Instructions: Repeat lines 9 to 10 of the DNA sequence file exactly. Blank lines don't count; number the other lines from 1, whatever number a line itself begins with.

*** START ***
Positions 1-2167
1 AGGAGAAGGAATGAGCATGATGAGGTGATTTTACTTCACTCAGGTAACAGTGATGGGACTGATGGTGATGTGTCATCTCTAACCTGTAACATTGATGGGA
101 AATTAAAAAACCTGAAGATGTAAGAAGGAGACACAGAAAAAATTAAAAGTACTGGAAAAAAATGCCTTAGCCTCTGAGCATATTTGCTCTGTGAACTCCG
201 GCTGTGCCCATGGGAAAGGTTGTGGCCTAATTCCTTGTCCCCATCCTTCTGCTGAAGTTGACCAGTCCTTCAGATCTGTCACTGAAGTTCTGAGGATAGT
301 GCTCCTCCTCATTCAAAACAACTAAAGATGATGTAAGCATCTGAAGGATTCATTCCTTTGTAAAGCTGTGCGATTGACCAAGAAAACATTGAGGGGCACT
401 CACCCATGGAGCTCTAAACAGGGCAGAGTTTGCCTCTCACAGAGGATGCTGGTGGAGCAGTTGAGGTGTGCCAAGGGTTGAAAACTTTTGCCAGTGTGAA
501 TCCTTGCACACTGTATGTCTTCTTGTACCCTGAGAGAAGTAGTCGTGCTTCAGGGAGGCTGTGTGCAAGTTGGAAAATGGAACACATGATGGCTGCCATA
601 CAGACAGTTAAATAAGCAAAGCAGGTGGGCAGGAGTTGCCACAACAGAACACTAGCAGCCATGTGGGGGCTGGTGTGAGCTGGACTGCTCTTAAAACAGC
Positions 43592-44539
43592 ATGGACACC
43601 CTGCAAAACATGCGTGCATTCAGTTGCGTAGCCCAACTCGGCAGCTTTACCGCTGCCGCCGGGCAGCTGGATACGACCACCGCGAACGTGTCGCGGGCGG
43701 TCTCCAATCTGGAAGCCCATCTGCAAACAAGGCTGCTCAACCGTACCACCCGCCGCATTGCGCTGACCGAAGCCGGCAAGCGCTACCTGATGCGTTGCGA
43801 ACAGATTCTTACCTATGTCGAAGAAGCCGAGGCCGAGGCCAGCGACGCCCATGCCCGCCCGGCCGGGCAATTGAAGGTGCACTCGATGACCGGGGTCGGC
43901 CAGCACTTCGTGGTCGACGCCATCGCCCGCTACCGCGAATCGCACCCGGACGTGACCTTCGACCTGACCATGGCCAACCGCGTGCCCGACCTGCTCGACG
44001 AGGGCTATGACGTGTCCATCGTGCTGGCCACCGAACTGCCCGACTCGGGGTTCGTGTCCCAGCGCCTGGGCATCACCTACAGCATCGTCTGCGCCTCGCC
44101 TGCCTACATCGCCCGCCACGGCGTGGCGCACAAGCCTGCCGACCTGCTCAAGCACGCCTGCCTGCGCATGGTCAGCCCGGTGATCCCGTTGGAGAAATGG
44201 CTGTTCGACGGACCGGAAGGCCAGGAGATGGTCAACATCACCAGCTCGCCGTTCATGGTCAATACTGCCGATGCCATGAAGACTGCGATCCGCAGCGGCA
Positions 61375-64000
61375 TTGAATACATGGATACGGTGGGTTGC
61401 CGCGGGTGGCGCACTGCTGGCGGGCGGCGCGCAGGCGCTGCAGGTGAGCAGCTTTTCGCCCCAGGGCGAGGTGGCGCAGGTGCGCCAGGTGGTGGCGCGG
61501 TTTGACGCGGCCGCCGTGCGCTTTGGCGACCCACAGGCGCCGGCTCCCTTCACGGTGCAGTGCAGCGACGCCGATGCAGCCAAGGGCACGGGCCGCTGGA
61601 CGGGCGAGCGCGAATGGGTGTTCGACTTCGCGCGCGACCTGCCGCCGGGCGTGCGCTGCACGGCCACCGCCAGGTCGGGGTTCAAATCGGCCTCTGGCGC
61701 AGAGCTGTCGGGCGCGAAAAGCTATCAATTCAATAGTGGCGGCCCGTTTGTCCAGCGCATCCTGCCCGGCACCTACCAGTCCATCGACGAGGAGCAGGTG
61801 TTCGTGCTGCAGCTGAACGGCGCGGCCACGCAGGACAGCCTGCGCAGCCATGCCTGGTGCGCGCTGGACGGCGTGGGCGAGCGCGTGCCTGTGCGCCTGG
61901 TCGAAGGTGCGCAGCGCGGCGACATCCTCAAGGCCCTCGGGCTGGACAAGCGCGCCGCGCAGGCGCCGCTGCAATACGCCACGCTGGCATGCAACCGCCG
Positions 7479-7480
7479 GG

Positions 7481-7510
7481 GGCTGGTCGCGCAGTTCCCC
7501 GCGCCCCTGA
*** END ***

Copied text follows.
Positions 43592-44539
43592 ATGGACACC